“In 75 BCE a band of Cilician pirates in the Aegean Sea captured a 25-year-old Roman nobleman named Julius Caesar, who had been on his way to study oratory in Rhodes. As the story is related in Plutarch’s Parallel Lives, the capture was a minor inconvenience for Caesar but very bad luck for the pirates. From the start, Caesar simply refused to behave like a captive. When the pirates told him that they had set his ransom at the sum of 20 talents, he laughed at them for not knowing who it was they had captured and suggested that 50 talents would be a more appropriate amount. He then sent his entourage out to gather the money and settled in for a period of captivity. The pirates must have been dumbfounded. It’s not every day that a hostage negotiates his ransom up. Caesar made himself at home among the pirates, bossing them around and shushing them when he wanted to sleep. He made them listen to the speeches and poems that he was composing in his unanticipated downtime and berated them as illiterates if they weren’t sufficiently impressed. He would participate in the pirates’ games and exercises, but he always addressed them as if he were the commander and they were his subordinates. From time to time he would threaten to have them all crucified. They took it as a joke from their overconfident, slightly nutty captive. It wasn’t a joke. After 38 days, the ransom was delivered and Caesar went free. Astonishingly, Caesar managed to raise a naval force in Miletus—despite holding no public or military office—and he set out in pursuit of the pirates. He found them still camped at the island where he had been held, and he brought them back as his captives. When the governor of Asia seemed to vacillate about punishing them, Caesar went to the prison where they were being held and had them all crucified.”

8. Joe Medicine Crow

“He was the last war chief of the Crow Tribe and the last Plains Indian war chief. During WWII, Joe Medicine Crow completed all four tasks required to become a war chief: touching an enemy without killing him (counting coup), taking an enemy’s weapon, leading a successful war party, and stealing an enemy’s horse.”

9. Léo Major

“Léo Major [was] a French-Canadian soldier in WW2 that single-handedly liberated the entire Dutch city of Zwolle. He captured the German commanding officer, forced their surrender, marched him and all his troops to Canadian lines, and declined a medal for this as his commander was ‘incompetent.’”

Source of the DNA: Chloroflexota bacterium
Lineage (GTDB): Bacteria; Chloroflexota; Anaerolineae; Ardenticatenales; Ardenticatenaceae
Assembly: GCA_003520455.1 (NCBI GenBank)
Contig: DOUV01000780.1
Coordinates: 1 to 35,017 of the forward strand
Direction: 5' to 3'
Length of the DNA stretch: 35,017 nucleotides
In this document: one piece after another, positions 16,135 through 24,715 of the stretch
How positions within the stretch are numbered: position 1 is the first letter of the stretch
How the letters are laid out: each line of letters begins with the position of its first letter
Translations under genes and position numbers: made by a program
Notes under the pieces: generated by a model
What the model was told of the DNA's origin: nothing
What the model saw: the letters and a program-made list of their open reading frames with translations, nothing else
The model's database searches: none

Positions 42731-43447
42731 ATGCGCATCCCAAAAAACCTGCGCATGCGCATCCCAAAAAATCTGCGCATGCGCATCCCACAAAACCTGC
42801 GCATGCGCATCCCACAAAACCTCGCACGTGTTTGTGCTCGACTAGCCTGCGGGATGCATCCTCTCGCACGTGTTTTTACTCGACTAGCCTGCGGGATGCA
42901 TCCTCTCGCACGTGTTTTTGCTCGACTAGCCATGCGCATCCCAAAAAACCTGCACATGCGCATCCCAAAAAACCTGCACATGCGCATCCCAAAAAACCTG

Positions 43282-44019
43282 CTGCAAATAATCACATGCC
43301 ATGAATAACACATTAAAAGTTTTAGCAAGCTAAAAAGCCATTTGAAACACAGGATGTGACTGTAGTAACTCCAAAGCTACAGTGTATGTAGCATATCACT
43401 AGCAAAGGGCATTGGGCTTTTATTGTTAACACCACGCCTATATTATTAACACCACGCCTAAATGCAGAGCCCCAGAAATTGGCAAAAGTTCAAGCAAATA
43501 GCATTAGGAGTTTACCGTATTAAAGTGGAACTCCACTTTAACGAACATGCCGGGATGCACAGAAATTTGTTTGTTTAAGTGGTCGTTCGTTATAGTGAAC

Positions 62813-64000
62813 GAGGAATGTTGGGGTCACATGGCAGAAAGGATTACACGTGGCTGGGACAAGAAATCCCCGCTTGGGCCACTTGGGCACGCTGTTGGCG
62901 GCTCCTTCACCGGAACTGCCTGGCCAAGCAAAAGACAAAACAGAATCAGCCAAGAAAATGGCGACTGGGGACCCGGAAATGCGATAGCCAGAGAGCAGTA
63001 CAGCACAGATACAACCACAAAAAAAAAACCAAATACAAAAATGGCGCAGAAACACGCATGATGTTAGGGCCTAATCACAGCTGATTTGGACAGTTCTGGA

10. Milunka Savić

“In 1913 Milunka Savić joined the Serbian army in her brother’s place-cutting her hair and donning men’s clothes. According to a Serbian source, she may be the most-decorated female combatant in the entire history of warfare.”

11. Hedy Lamarr

“Hedy Lamarr, an actress in the 40’s and 50’s and ‘the most beautiful woman in the world’, co-patented the technology that would lead to Wi-Fi, GPS, wireless phones, and others.”

12. Josip Broz Tito

“After multiple failed assassination attempts by the Soviets, Josip Broz Tito sent a letter to Stalin saying: ‘Stop sending people to kill me. We’ve already captured five of them, one of them with a bomb and another with a rifle (. . .) If you don’t stop sending killers, I’ll send one to Moscow, and I won’t have to send a second one.’ There was no further attempts.”

13. Vasily Arkhipov

“Vasily Arkhipov who was a Soviet naval officer. He was the only one in a 3 men nuclear submarine to stand and revoke the decision of nuclear submarine from launching a nuclear bomb towards a US Ship, that could have caused a potential nuclear war.”

14. Stanislav Petrov

“In 1983, Russian Lieutenant Colonel Stanislav Petrov heroically prevented a full retaliatory nuclear attack against the United States and NATO allies when his Oko nuclear early warning system detected 6 missiles coming from the U.S. and he immediately declared it a false alarm.”

15. Bruce McCandless

“In 1984, during Space Shuttle mission STS 41-B, astronaut Bruce McCandless made the first untethered spacewalk as he flew some 300 feet from the Shuttle in the first test of the MMU.”

16. Leonid Rogozov

“In 1984, during Space Shuttle mission STS 41-B, astronaut Bruce McCandless made the first untethered spacewalk as he flew some 300 feet from the Shuttle in the first test of the MMU.”

16. Leonid Rogozov

“Desmond Doss was a medic who, due to his religious beliefs, refused to wield a weapon and take someone’s life. He served his country by saving and giving aid to his fellow men. His most notable deed was done on the Battle of Okinawa, where he spent several hours saving the lives of around 75 wounded soldiers by lowering them down a cliff known as the Hacksaw Ridge, while under heavy fire.”

18. Roy Benavidez

“Roy Benavidez, armed with a knife, went to assist a 12 man SF team who were surrounded by 1,000 NVA soldiers, and provided cover fire . After the battle he was evacuated, having 37 bayonet, bullet and shrapnel wounds, was presumed dead, and placed in a body bag, but was later found to be alive.”

19. Freddie and Truus Oversteegan

“TIL about Freddie and Truus Oversteegan, teenage sisters who lured, ambushed and killed German N—is from their bicycles—and never revealed how many they had assassinated.”

20. Bass Reeves

“When I did research on him for my podcast it blew my mind that I’d never heard of him. Escaped slavery, served as a US Marshal in the most dangerous territories for over 30 years, had over 3,000 arrests and only had to kill 14 people in the process, was never once wounded, was the inspiration for the Lone Ranger.”

The post 20 Historical Figures Cooler Than All of Us appeared first on Barnorama.